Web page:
“But what sort of trap?” replied Lors, “We need to figure out what it is, so we can decide whether to spring it or retreat. Besides, we can’t exactly go back to the Emperor and say, ‘Well, Your Majesty, they left their capital undefended, but we were afraid of a trap, so we just came home.’ We would be executed for sure.”

“Agreed,” Hoshic said decisively. “Order all ships to begin intensive scans. Send out probes and scout ships to investigate every nook and cranny of this system. Maybe the Midigalans found a place to hide their forces where our sensors can’t penetrate. And keep the fleet on high alert for now. We can’t discount the possibility that their fleet jumped from a nearby location on a signal from the planet as soon as we got here.” Lors saluted, and Hoshic turned and left.

“Admiral,” Commander Jalai said as soon as Hoshic was gone, “I don’t see any reason to wait. If the Midigalans have left their capital undefended, then we should seize it immediately! We can get our troops down to the planet and have them set up defensive positions! By the time the Midigalans show up, we’ll be so entrenched there’s no way they’ll be able to dislodge us!”

“It’s a bold plan, for sure, Commander,” replied Lors, “But without more information, boldness is difficult to distinguish from recklessness. What if the Midigalan fleet drops out of subspace as we’re deploying our ground forces? What if the Midigalan army is somehow concealed from our scans on the surface? There are just too many possible risk factors for us to proceed without more information.” Jalai scowled, and Lors could tell that he wasn’t convinced, but it didn’t matter. For all his faults, he was a soldier, and a good one, and he would follow orders.


After two days in orbit around Midigal, there had been no change in the situation. There was still no sign of the Midigalan fleet, and no indication of any military units on the surface. Admiral Lors had left the CIC only to sleep and go to the bathroom, and the tense monotony was starting to wear on him.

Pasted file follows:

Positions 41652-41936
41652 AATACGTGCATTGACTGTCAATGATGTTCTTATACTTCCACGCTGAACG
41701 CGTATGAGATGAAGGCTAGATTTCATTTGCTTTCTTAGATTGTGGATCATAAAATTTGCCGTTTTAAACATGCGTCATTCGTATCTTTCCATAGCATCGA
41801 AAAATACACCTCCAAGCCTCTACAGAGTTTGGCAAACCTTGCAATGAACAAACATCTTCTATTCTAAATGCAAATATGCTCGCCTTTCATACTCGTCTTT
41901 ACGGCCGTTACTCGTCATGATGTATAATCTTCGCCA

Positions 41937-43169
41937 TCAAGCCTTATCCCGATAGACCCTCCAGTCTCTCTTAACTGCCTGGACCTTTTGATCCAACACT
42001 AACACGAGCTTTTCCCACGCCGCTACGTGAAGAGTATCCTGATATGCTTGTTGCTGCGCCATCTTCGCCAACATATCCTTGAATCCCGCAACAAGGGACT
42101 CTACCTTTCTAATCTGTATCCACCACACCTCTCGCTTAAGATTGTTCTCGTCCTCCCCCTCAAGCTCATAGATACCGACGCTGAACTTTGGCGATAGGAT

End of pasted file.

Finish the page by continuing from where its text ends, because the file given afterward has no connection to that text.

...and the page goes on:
“Anything?” he asked as General Hoshic entered the CIC. Hoshic shook his head.

“I’ve contacted the ISS, Fleet Intelligence, and Army Intelligence, and as far as I can tell, no one in the Empire has any idea where any Midigalan ships are. I don’t know how they’ve done it, but they may as well have left the galaxy entirely.”

“So what do we do?”

“We spring the trap. I’m confident that given enough time, we could figure where Shen is hiding his ships. But we don’t have time. The Emperor has contacted me at least once an hour, demanding to know why we haven’t moved yet. I fear his patience is growing dangerously thin. I’m ordering the ground troops to deploy immediately. And may the One have mercy on our souls.”

To be continued…

The Bull and the Hyena, Part 12

Two hours before they were scheduled to break into the Council Hall, Treben Holkas and Kyla Vertrane were contacted by Verdek. It was the first time they’d heard from her since they first met her two weeks ago. They were staying in a rundown motel on the outskirts of the city. It was severely lacking in luxury, but it was clean and serviceable, and was far from the worst place Kyla had ever stayed in.

“You want us to WHAT?” Treben exclaimed in disbelief to the image of Verdek’s face floating in front of him.

“I want you to meet me before you begin your mission,” Verdek replied calmly, “Now, in fact. I’m transmitting coordinates to you.”